Germany, Brazil Take NSA Spying Gripes to U.N.

Nations want massive American digital surveillance reined in

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Brazil Presidency Handout / Roberto Stuckert Filho / Reuters

Brazil's President Dilma Rousseff, right, and German Chancellor Angela Merkel pose during a meeting at Santiago, in this photo provided by the Brazilian Presidency Jan. 26, 2013.

Brazil and Germany have taken their outrage over American espionage to the U.N., asking for a resolution to safeguard Internet privacy that would ostensibly restrain National Security Agency (NSA) forays into foreign digital communications, diplomatic sources told Foreign Policy.

Germany claims that Chancellor Angela Merkel and dozens of other world leaders are victims of NSA surveillance. And last month Brazilian President Dilma Rousseff decried U.S. spying against her country as “a breach of international law.”

Although the U.N. has no real scope to bridle secret NSA activities in practice, the proposed extending to the web of privacy safeguards currently contained in the International Covenant on Civil and Political Rights would been seen as a pointed message.

[Foreign Policy]


And who can forget this wonderful Wikileaks story....

"How Hillary Clinton ordered U.S. diplomats to spy on UN leaders"
29 November 2010

"Hillary Clinton ordered American officials to spy on high ranking UN diplomats, including British representatives.

Top secret cables revealed that Mrs Clinton, the Secretary of State, even ordered diplomats to obtain DNA data – including iris scans and fingerprints - as well as credit card and frequent flier numbers.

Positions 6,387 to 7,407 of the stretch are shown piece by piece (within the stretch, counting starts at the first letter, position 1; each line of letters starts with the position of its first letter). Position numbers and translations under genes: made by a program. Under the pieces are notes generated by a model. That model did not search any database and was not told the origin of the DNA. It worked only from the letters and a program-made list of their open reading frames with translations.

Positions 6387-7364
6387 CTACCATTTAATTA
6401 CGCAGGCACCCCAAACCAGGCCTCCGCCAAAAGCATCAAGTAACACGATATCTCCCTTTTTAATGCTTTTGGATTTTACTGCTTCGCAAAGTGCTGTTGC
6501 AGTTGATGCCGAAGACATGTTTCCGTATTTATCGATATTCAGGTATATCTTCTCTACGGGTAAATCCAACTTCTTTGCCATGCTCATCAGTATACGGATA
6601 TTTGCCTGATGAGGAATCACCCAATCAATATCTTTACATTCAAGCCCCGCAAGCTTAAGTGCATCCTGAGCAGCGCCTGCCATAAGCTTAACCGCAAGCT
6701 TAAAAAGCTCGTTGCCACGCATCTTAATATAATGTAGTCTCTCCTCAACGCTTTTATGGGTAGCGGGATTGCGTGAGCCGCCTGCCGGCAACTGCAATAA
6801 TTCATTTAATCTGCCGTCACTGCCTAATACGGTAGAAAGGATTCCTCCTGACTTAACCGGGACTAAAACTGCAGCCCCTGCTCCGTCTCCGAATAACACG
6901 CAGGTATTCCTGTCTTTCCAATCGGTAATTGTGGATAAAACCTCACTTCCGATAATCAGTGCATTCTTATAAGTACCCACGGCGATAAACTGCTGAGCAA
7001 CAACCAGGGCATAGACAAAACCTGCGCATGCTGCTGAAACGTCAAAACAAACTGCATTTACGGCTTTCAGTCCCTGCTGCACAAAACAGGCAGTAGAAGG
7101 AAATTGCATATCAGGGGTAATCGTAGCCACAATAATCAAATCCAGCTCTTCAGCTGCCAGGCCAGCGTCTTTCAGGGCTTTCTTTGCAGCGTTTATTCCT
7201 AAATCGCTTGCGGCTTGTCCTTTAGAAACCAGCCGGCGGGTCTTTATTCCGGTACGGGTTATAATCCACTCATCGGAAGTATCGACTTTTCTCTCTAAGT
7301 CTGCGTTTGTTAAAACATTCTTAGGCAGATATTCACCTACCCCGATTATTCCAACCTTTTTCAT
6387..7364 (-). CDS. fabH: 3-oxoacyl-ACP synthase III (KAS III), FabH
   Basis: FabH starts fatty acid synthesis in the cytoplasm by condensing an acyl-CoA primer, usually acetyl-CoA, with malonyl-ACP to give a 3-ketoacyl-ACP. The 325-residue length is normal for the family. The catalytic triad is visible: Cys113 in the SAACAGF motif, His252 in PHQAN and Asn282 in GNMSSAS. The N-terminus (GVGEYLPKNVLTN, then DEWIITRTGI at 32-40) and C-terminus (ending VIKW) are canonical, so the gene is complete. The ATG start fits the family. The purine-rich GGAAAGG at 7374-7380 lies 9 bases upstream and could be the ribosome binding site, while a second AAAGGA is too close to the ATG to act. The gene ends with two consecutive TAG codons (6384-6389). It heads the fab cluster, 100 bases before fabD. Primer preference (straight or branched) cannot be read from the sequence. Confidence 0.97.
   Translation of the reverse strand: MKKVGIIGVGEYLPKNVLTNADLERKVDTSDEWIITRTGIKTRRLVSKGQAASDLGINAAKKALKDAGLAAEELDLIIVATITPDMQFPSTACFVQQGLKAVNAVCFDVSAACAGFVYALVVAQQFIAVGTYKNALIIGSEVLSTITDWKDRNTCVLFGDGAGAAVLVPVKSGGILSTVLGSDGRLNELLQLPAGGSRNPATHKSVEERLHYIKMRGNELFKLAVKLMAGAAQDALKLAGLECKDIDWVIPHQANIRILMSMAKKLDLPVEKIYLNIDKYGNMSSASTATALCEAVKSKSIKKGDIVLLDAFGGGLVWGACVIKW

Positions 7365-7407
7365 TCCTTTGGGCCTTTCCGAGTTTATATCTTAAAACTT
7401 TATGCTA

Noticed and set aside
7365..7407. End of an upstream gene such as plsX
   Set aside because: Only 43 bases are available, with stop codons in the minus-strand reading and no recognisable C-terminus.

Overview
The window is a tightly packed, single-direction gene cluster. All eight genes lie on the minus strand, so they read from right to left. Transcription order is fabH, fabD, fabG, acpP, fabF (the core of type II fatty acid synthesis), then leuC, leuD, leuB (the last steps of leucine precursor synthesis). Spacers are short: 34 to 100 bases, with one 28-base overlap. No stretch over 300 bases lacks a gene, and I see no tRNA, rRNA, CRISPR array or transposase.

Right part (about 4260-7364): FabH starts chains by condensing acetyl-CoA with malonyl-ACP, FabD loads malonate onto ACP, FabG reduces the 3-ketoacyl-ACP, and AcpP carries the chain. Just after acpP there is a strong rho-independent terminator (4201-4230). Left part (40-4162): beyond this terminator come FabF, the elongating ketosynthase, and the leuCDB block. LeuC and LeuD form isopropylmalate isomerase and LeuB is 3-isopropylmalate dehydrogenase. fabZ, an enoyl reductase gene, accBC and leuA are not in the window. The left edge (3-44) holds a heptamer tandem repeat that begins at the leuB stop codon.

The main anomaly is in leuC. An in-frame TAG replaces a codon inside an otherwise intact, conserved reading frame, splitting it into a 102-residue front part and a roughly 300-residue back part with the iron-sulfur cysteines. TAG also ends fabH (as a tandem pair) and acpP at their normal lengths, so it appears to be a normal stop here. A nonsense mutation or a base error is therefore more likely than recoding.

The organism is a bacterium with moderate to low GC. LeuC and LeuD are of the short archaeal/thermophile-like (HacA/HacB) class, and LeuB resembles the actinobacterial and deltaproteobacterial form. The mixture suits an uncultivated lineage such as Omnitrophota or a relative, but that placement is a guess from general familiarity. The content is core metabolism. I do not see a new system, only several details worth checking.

All permanent members of the security council – including Russia, China, France and the UK – were targeted by the secret spying mission, as well as the Secretary General of the UN, Ban Ki-Moon."

"The request could break international law and threatens to derail any trust between the U.S. and other powerful nations."


This comes down to a data base issue.  IF (and that should have been a small 'if') we are monitoring ALL telecommunications outside (??) the US, then how do they limit spying on the heads of state?  Do they make exceptions?  'Download all telecommunications except for Angela Merkel.  Oh, exclude David Cameron too.'  Does that mean they're still downloading all communications from the Deputy Prime Ministers?  The Secretaries of the governments?  I'd also be very curious how they would filter out the exception list. They must have one db with all records and a second without the exceptions.  What do they do with the first db?


It looks like the U.S. has thrown a very strong lifeline to Canadian IT company, Blackberry Ltd.and its technology after shunning them for the last few years in favor of Apple and other similar product manufacturers